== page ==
Health + Education= Learning

Hungry Children in Rich America
Today, Children’s Defense Fund-Ohio released a new report with an urgent call to action on Early Childhood Hunger. There is no excuse for any child to go hungry in our country, and this brief, The Early Childhood Hunger Imperative finds thousands of Ohio’s youngest children are being stunted by hunger every day. Can you imagine your 6-year-old digging through the trash at school to find food for his 3-year-old younger sister? That is exactly what CDF-Ohio discovered and unfortunately there are numerous children just like them. Please read and share this important new report and demand that political leaders at all levels do something about it. Here are a few of the key findings from the brief. Food Insecurity in young children increases the odds of negative health outcomes:

  • Nearly two times more likely to be in “fair or poor health;”
  • Two times as likely to have behavioral problems;
  • Nearly two times more likely to be at risk for developmental delays;
  • Three times more like to have stomach aches; and
  • Two and a half times more likely to have headaches.

Once they reach kindergarten they are more likely to be behind in social skills and reading performance. As Renuka Mayadev, Executive Director of CDF-Ohio says, “While the school-age food supports of free and reduced price breakfast and lunch are critically important, waiting until hungry children are in school is too late.” Act now.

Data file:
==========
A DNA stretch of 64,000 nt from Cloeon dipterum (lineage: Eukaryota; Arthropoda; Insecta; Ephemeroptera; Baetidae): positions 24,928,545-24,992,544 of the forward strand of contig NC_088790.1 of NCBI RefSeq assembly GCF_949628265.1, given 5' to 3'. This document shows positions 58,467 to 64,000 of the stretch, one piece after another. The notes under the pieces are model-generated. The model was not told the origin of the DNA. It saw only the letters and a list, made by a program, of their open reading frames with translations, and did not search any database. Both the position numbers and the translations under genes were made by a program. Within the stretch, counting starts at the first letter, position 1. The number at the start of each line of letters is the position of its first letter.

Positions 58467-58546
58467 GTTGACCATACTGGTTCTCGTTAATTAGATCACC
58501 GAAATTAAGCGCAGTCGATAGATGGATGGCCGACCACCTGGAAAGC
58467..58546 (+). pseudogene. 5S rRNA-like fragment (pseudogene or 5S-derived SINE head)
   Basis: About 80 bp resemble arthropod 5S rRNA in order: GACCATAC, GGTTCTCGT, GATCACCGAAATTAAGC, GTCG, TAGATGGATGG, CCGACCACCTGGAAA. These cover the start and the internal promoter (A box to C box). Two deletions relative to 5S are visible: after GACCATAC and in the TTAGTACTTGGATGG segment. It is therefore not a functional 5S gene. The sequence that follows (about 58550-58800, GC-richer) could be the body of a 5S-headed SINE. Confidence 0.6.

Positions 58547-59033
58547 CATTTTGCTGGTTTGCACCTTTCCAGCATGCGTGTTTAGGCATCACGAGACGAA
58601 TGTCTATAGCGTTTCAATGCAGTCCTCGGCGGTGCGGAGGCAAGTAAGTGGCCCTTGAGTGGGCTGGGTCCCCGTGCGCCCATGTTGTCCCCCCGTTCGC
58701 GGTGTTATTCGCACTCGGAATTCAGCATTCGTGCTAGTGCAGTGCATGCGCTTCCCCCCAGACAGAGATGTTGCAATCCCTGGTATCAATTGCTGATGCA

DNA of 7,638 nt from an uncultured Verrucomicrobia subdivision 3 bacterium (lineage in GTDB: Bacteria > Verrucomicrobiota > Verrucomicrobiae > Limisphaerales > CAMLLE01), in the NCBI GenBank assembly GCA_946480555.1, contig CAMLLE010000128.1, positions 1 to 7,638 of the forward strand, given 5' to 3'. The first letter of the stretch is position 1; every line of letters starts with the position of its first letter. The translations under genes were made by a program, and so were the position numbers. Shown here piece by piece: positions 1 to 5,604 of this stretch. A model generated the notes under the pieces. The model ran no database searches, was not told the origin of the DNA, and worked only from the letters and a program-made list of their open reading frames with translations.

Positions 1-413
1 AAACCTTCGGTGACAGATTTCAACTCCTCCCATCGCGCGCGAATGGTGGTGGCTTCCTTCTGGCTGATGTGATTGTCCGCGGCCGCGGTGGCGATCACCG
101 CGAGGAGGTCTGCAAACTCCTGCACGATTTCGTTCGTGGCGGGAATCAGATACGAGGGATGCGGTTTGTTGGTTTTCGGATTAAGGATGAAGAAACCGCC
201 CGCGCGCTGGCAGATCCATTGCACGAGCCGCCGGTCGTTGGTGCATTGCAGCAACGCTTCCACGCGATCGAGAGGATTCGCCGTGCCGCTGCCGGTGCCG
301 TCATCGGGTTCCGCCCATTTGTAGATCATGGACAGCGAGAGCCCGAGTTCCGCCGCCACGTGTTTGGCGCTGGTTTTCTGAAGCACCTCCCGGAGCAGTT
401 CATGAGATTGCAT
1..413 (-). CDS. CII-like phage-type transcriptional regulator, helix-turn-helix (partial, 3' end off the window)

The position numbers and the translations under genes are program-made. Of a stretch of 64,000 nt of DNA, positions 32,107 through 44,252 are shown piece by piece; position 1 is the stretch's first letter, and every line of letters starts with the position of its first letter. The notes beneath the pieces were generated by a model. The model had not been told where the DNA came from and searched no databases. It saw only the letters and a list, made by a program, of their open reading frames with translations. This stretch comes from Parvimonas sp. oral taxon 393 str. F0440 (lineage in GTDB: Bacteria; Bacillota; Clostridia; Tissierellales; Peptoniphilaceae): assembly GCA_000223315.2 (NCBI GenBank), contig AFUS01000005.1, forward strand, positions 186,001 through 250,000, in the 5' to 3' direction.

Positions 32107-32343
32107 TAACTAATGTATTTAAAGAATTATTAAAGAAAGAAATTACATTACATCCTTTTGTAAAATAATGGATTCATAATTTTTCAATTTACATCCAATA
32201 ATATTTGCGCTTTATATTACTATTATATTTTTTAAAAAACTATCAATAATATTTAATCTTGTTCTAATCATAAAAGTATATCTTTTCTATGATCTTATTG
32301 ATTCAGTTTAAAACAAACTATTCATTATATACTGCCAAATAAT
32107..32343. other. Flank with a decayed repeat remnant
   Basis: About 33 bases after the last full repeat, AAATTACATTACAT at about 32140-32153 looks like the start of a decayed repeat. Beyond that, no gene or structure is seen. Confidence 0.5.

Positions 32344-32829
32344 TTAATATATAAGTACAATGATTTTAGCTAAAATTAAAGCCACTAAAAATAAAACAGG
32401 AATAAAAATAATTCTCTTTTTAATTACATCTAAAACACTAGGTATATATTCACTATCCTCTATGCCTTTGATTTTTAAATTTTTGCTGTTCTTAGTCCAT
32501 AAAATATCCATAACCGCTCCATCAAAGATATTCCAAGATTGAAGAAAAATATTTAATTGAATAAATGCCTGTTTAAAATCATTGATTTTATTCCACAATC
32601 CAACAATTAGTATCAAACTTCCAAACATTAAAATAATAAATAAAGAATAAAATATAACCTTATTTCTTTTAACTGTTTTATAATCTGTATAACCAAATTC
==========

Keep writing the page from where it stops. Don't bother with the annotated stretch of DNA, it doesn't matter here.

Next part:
New Guidelines: Connecting Child Health to Academic Success
On January 15 Secretary of the U.S. Department of Health and Human Services Sylvia Burwell and Acting Secretary of the U.S. Department of Education John King issued a joint guidance letter and a toolkit of promising practices to spur action in school districts and health care systems across the country. The Secretaries urged state and local health and education entities to collaborate around five action items:

  1. Helping eligible students and family members enroll in health insurance;
  2. Providing and expanding Medicaid reimbursable health services in schools, including immunizations, health screenings and others;
  3. Providing or expanding services that support at-risk students, including through Medicaid-funded case management;
  4. Promoting healthy school practices through nutrition, physical activity, and health education; and
  5. Building local partnerships and participating in hospital community needs assessments.
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The decade-long collaboration between the Children’s Defense Fund — and AASA (The School Superintendents Association) on a school-based child health outreach and enrollment model is now in the spotlight as a best practice to increase enrollment in health coverage for students and their families. Learn more about CDF’s work to expand child health coverage in Marian Wright Edelman’s Child Watch® Column, Keeping Children in School, Healthy and Learning.